“World Poverty” illustrates the impact of an individual country's poverty on the rest of the world
(Dec. 1, 2004) GENEVA, N.Y.–Geoffrey Gilbert, professor of economics at Hobart and William Smith Colleges, is the author of a new book that examines world poverty and analyzes some of the policy issues that it raises. Titled “World Poverty: A Reference Handbook,” the book was published recently by ABC-CLIO as part of their Contemporary World Issues series. “World Poverty” was preceded by Gilbert's “World Population” in 2001 in the same handbook series.
Nearly half of the world's population lives on less than $2 a day. While life expectancy climbs to new highs in wealthy countries, inhabitants of poor countries face malnutrition, disease and early death. Gilbert offers an examination of the controversies and policies surrounding world poverty, patterns in the quality of health, food, shelter and the commitments of the international community, and issues such as globalization, effectiveness of foreign aid, corruption and goals for poverty reduction.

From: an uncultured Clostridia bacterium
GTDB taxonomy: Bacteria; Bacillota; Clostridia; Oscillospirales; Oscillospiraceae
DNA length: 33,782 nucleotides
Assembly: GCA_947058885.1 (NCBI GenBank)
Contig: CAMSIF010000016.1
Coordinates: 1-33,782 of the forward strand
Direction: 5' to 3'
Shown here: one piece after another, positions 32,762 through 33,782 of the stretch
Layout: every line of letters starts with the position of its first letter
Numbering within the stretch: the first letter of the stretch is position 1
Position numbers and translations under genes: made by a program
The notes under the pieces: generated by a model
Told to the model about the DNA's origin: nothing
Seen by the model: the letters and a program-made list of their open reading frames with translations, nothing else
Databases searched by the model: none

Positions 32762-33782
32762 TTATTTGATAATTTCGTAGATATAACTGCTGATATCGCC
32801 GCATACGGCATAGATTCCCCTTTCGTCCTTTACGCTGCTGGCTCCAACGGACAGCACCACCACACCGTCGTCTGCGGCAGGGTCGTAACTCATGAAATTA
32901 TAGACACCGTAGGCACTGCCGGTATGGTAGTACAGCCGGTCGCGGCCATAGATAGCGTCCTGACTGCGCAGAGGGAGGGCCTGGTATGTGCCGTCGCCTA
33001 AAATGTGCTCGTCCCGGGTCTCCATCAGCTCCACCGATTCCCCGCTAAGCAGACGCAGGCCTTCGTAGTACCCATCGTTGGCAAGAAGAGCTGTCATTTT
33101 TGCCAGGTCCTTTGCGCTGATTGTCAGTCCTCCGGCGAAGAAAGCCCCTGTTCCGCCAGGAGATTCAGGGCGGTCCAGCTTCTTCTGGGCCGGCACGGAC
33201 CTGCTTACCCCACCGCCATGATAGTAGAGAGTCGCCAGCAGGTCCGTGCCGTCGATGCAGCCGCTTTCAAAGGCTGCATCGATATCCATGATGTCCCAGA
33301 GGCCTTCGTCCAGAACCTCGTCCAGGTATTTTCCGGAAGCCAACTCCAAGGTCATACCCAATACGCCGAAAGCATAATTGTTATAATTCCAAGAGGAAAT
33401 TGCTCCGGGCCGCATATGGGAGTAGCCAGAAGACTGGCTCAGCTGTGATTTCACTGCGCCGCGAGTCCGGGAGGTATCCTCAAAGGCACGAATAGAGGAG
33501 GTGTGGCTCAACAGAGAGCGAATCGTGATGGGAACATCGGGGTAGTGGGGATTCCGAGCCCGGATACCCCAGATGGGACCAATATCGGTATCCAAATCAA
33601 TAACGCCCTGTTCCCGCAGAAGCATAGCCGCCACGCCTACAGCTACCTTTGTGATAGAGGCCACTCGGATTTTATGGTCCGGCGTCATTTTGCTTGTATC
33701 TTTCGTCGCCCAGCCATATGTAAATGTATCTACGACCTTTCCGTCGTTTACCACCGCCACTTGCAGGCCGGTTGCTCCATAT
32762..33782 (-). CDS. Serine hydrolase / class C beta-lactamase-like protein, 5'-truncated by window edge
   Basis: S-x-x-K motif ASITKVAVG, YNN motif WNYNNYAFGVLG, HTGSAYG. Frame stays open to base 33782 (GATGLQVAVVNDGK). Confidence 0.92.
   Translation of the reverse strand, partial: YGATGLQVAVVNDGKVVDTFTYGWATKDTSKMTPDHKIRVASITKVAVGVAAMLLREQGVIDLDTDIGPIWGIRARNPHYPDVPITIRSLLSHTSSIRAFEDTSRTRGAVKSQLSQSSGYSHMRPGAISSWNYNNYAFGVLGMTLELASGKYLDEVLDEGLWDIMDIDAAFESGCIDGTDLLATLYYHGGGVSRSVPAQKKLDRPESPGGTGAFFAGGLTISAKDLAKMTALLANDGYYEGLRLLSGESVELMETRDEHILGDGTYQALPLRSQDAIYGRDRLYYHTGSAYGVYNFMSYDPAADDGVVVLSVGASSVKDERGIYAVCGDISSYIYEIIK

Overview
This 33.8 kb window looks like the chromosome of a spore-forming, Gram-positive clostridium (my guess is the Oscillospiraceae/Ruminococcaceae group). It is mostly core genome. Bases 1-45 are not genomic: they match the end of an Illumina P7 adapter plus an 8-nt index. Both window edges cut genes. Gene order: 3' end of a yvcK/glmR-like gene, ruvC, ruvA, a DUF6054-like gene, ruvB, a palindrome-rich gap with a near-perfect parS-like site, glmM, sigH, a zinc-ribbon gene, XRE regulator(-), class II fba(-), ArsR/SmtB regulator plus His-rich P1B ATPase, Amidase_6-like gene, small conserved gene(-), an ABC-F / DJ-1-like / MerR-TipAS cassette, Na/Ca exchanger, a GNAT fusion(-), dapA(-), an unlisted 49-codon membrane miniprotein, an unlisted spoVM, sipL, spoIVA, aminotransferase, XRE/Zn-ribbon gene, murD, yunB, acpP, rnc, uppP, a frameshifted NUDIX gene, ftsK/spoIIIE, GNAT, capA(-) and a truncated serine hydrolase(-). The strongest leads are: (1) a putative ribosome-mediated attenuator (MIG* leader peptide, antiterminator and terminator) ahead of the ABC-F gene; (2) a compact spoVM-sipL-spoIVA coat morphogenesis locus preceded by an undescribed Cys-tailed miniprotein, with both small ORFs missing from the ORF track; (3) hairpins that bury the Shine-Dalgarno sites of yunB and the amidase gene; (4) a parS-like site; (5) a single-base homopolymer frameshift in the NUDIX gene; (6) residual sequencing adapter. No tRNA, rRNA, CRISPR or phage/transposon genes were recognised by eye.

Gilbert is also the population editor of the “Biographical Dictionary of British Economists” published by Thoemmes Continuum in 2004, for which he wrote six entries on some early British thinkers whose work combined elements of economics and demography. Most of the research on these entries was done at the British Library in London.
Gilbert holds a bachelor's degree from Dartmouth College, where he was named Phi Beta Kappa, and a doctoral degree from Johns Hopkins University. He joined the HWS Colleges' faculty in 1977, and was promoted to full professor in 1987. Gilbert has been chair of the economics department twice. He is a member of the American Economic Association and the History of Economics Society.
The Post-Standard (Syracuse, N.Y.) published a notice on the book Dec. 6.